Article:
, with the exception of the citadel, in which the chief inhabitants had taken refuge; these soon after surrendered, and were allowed to withdraw to Locri.

In 295 BCE, Croton fell to another Syracusan tyrant, Agathocles
Agathocles , , was tyrant of Syracuse and king of Sicily .-Biography:...

. When Pyrrhus
Pyrrhus of Epirus
Pyrrhus or Pyrrhos was a Greek general and statesman of the Hellenistic era. He was king of the Greek tribe of Molossians, of the royal Aeacid house , and later he became king of Epirus and Macedon . He was one of the strongest opponents of early Rome...

 invaded Italy (280-278, 275 BCE), Croton was still a considerable city, with twelve miles of walls, but after the Pyrrhic War
Pyrrhic War
The Pyrrhic War was a complex series of battles and shifting political alliances among the Greeks , Romans, the Italian peoples , and the CarthaginiansThe Pyrrhic War initially started as a minor conflict between Rome and the city of Tarentum over a naval...

, half the city was deserted (Livy 24.3). What was left of its population submitted to Rome
Roman Republic
The Roman Republic was the period of the ancient Roman civilization where the government operated as a republic. It began with the overthrow of the Roman monarchy, traditionally dated around 508 BC, and its replacement by a government headed by two consuls, elected annually by the citizens and...

 in 277 BC. After the Battle of Cannae
Battle of Cannae
The Battle of Cannae was a major battle of the Second Punic War, which took place on August 2, 216 BC near the town of Cannae in Apulia in southeast Italy. The army of Carthage under Hannibal decisively defeated a numerically superior army of the Roman Republic under command of the consuls Lucius...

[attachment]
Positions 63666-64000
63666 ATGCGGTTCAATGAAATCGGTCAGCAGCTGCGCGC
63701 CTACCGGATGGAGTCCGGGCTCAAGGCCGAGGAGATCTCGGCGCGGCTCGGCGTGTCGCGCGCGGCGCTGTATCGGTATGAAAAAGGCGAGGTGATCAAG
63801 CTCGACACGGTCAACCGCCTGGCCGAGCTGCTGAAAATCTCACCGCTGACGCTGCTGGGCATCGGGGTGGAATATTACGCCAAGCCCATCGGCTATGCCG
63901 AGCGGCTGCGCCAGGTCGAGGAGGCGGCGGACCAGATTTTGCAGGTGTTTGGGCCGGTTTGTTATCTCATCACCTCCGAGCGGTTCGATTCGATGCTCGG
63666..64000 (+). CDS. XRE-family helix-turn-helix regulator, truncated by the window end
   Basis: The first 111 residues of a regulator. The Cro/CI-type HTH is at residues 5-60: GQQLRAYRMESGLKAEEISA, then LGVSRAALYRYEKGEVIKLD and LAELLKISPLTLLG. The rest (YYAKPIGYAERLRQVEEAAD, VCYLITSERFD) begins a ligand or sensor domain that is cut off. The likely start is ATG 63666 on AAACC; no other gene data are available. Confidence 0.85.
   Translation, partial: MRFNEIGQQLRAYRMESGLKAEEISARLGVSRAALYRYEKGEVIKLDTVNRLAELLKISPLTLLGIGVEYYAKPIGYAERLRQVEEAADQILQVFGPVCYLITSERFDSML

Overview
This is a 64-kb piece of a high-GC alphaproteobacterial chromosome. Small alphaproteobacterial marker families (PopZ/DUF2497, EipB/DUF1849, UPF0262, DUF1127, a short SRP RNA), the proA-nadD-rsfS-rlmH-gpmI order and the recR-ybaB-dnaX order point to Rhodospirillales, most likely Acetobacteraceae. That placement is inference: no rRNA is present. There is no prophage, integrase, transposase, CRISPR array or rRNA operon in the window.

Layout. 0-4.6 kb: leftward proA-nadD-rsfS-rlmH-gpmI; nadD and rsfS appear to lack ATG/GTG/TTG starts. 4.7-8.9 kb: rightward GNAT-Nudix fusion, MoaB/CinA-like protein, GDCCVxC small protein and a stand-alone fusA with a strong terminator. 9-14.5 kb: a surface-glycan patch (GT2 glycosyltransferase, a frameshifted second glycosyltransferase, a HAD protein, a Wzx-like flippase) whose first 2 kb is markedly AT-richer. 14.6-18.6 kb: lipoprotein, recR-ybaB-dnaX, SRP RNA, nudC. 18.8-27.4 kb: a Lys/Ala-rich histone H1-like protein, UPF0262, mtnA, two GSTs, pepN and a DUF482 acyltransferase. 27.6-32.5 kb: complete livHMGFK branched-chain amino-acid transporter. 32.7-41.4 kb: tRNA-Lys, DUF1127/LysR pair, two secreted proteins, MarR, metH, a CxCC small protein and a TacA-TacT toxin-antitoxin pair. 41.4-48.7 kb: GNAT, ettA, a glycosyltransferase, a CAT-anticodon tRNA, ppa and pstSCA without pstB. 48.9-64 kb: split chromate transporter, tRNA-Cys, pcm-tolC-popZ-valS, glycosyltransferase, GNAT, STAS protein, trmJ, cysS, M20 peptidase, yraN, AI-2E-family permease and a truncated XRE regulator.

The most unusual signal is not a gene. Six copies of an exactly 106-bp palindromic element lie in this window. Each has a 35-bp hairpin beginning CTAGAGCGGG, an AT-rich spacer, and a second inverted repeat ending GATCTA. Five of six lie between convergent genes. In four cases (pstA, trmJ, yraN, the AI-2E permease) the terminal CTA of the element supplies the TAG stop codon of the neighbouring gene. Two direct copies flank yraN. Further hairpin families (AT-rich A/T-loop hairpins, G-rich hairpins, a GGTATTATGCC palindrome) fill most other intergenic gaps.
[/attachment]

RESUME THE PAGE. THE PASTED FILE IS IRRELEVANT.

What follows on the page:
in the Second Punic War
Second Punic War
The Second Punic War, also referred to as The Hannibalic War and The War Against Hannibal, lasted from 218 to 201 BC and involved combatants in the western and eastern Mediterranean. This was the second major war between Carthage and the Roman Republic, with the participation of the Berbers on...

 (216 BC), Croton revolted from Rome, and Hannibal made it his winter quarters for three years; it was not recaptured until 205 or 204 BCE. In 194 BCE, it became the site of a Roman colony. Little more is heard of it during the Republican and Imperial
Roman Empire
The Roman Empire was the post-Republican period of the ancient Roman civilization, characterised by an autocratic form of government and large territorial holdings in Europe and around the Mediterranean....

 periods, though the action of one of the more significant surviving fragments of the Satyricon
Satyricon is a Latin work of fiction in a mixture of prose and poetry. It is believed to have been written by Gaius Petronius, though the manuscript tradition identifies the author as a certain Titus Petronius...

 of Petronius
Gaius Petronius Arbiter was a Roman courtier during the reign of Nero. He is generally believed to be the author of the Satyricon, a satirical novel believed to have been written during the Neronian age.-Life:...